Is WhatsApp compromising your security and privacy by letting third party apps access your data?

Allowing third-party apps access deleted messages raises doubts over WhatsApp’s “Unbreakable” security and privacy claims.

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WhatsApp recently announced a new “Delete for Everyone” feature that lets users delete messages permanently at both, sender and receiver’s end. Less than a month since the feature rolled out for everyone, a new loophole in WhatsApp for Android has been exposed, which lets users read a message that has been deleted by the sender within 7 minutes of sending it. It has been made possible using a third-party app that keeps a track of all your incoming notifications. Such third-party apps are designed to help users retrieve accidentally cleared notifications, which is fair enough, even though I am not very comfortable with any third-party app accessing any kind of data stored on my phone. But that’s a debate for another day.

How third-party notification log managers retrieve permanently deleted WhatsApp messages?

As I mentioned before, these third-party notification log managers keep track of all the notifications that users receive on their smartphone. In order to read deleted WhatsApp messages, users need to install a third party-app called Notification History Log. The app has reached 5,000 downloads as of writing this. So one thing is for sure that there are considerable number of users who are already using this app, not necessarily to retrieve deleted WhatsApp messages.


Once the app was successfully installed on my phone, I had to manually grant permission to let the app access notifications. Once the permission was granted, it started recording all my WhatsApp notifications including ‘This message was deleted’ prompts. It was enough for me to read deleted messages in plain-text even though it did no longer exist in my WhatsApp conversations. It happened because of one simple reason: WhatsApp sends out notifications for both messages and ‘This message was deleted’ prompts. What is even more shocking is that Notification History Log is not the only app to retrieve deleted WhatsApp messages. We tried a couple of other similar apps as well only to see them working, and some of them have already crossed 50,000 downloads.

Why should WhatsApp users be bothered about this?

This comes as a bit of a shocker for two reasons: First, deleted messages should leave no footprints at all. Second, since all WhatsApp messages are end-to-end encrypted, they shouldn’t be accessed by any third-party app or even WhatsApp for that matter. So I decided to dig deeper into how the end-to-end encryption actually works. Those who are wondering, the whole idea behind implementing it is to safeguard the communication between two parties i.e., individuals or group chats, no matter what and prevent it from being accessed by anyone else, not even WhatsApp.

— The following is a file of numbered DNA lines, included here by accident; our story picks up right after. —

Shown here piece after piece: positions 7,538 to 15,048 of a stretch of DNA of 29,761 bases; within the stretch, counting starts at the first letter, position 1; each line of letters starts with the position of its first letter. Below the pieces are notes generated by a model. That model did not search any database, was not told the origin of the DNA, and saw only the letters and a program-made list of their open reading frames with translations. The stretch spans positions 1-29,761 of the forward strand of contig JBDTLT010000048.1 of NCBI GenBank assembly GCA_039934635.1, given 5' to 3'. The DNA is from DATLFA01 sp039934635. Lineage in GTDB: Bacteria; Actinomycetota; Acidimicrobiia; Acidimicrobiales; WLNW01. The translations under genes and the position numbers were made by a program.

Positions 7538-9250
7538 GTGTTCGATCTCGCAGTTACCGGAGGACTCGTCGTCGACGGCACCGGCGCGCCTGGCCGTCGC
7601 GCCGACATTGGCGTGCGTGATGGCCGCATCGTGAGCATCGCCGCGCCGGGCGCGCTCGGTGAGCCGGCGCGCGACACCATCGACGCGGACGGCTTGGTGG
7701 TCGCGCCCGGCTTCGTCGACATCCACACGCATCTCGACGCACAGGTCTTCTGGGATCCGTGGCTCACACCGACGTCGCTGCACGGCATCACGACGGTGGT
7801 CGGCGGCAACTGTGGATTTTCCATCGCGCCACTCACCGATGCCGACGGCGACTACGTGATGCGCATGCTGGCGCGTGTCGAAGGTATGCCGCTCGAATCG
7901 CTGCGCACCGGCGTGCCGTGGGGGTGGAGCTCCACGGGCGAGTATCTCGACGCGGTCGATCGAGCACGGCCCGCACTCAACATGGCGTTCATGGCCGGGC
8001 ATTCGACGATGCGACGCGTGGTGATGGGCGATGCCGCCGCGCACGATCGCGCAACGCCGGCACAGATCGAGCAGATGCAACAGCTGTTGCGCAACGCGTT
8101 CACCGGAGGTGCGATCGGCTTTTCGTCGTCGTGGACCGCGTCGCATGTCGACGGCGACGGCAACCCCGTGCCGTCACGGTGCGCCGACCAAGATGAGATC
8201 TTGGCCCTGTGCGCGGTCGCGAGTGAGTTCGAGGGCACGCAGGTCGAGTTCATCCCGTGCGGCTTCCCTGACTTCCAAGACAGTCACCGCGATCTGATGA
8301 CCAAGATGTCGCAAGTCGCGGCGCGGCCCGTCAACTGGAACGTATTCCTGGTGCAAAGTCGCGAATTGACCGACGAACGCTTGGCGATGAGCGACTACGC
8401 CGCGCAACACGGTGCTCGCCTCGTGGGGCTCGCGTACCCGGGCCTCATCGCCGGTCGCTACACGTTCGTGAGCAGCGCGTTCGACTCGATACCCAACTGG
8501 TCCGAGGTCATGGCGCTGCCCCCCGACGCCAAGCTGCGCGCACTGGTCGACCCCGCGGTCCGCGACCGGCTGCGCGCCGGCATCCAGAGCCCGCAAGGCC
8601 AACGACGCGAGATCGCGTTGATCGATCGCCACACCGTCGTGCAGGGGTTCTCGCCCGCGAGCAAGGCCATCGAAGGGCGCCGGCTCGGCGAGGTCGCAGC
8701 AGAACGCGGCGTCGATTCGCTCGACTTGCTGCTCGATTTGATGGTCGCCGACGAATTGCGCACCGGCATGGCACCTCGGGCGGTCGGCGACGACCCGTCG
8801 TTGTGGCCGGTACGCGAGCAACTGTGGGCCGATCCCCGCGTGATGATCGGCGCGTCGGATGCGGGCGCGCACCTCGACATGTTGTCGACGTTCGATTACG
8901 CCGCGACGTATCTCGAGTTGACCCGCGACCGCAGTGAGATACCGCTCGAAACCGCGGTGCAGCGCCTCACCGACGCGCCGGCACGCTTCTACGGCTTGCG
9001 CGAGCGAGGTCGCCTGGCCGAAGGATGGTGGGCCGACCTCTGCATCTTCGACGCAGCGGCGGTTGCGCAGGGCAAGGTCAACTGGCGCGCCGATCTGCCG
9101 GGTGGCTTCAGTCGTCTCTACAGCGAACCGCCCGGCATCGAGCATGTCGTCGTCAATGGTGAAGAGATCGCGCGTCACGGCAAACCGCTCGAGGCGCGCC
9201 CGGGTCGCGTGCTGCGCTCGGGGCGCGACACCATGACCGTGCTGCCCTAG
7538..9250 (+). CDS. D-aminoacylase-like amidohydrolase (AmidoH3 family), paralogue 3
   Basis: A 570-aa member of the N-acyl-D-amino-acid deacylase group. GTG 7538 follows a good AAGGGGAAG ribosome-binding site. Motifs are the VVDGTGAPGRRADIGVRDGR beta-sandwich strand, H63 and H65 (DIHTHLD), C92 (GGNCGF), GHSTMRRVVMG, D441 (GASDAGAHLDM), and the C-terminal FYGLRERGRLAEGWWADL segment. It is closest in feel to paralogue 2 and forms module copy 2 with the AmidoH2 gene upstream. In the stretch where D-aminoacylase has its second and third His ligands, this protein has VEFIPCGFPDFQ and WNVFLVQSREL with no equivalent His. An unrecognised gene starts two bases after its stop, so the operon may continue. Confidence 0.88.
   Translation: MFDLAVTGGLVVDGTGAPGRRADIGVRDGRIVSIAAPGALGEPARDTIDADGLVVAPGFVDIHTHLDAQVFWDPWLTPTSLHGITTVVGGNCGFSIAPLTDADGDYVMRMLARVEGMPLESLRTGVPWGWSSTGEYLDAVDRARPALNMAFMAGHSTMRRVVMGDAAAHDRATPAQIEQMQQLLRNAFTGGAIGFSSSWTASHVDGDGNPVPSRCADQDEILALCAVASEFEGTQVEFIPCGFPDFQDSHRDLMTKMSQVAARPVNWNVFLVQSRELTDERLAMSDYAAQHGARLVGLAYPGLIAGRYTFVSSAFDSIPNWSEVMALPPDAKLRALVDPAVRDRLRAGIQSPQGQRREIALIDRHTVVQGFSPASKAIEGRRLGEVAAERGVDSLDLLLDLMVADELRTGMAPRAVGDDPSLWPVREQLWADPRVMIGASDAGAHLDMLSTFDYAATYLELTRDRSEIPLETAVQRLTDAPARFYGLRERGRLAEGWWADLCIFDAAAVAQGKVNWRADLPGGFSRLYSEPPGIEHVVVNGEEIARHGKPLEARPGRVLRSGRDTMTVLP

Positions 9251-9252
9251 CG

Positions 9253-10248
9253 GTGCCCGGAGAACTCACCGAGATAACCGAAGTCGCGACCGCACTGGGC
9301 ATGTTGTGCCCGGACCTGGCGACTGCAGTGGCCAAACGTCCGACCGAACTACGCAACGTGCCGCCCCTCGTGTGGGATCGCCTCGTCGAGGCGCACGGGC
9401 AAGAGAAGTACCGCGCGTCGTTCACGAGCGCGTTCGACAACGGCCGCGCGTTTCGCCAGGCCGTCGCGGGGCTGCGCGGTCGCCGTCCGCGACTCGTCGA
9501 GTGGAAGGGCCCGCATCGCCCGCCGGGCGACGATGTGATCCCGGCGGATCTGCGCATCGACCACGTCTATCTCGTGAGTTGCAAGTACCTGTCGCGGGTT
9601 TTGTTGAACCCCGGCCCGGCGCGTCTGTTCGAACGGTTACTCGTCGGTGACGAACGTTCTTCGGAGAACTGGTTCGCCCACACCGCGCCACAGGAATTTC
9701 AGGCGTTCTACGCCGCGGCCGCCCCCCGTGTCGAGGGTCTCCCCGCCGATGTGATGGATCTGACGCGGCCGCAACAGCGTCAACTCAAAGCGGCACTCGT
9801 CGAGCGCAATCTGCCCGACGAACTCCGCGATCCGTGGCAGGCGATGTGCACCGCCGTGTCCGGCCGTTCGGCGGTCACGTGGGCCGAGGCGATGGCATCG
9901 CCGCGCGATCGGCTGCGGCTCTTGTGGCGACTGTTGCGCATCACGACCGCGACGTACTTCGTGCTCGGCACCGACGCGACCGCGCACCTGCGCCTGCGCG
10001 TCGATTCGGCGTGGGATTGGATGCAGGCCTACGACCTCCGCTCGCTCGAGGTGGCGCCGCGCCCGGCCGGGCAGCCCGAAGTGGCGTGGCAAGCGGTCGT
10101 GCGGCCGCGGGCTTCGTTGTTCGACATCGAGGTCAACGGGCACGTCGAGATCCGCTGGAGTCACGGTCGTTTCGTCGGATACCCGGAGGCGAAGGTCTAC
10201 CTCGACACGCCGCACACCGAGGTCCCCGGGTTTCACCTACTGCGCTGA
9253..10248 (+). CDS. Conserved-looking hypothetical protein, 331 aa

That brings me to my next point. The basis of WhatsApp’s end-to-end encryption is The Signal Protocol, which is designed by a software firm – Open Whisper Systems. WhatsApp has clearly mentioned in its technical whitepaper called WhatsApp Encryption Overview (originally published on April 5, 2016 and last updated on July 6, 2017) that this end-to-end encryption protocol is designed to prevent third parties and WhatsApp from having plaintext access to messages or calls. So letting third-party apps read plain-text messages in the form of notifications is enough to raise doubts over security and privacy claims made by WhatsApp.

What should a WhatsApp user do about this?

So if you want to prevent this from happening to you going forward, you can simply turn off WhatsApp notifications or start using WhatsApp Web on your desktop/laptop. But needless to say, this is not a permanent or feasible solution to consider. You should also refrain from downloading unauthorized third-party apps and letting them access your notifications or personal data. Because installing these third-party apps involves the risk of your personal data being dumped on some unauthorized servers.


The big question: Will WhatsApp keep up to its promises made about the end-to-end encryption?

It remains to be seen whether WhatsApp will do something to prevent such things from happening to their users in the future. Because this is not the first time privacy of WhatsApp users has been at stake.

Previously, we demonstrated how to download WhatsApp stories on your phone without taking screenshots, which is still possible since viewed WhatsApp statuses are stored locally under Android’s storage/WhatsApp/.Statuses hidden directory for 24 hours . However, since not all users are familiar with the procedure, they primarily depend on third-party apps by letting them access internal storage/SD card data to do the job.

We have reached out to WhatsApp for a comment on these issues, and we will update our story as soon as we have anything to share with you.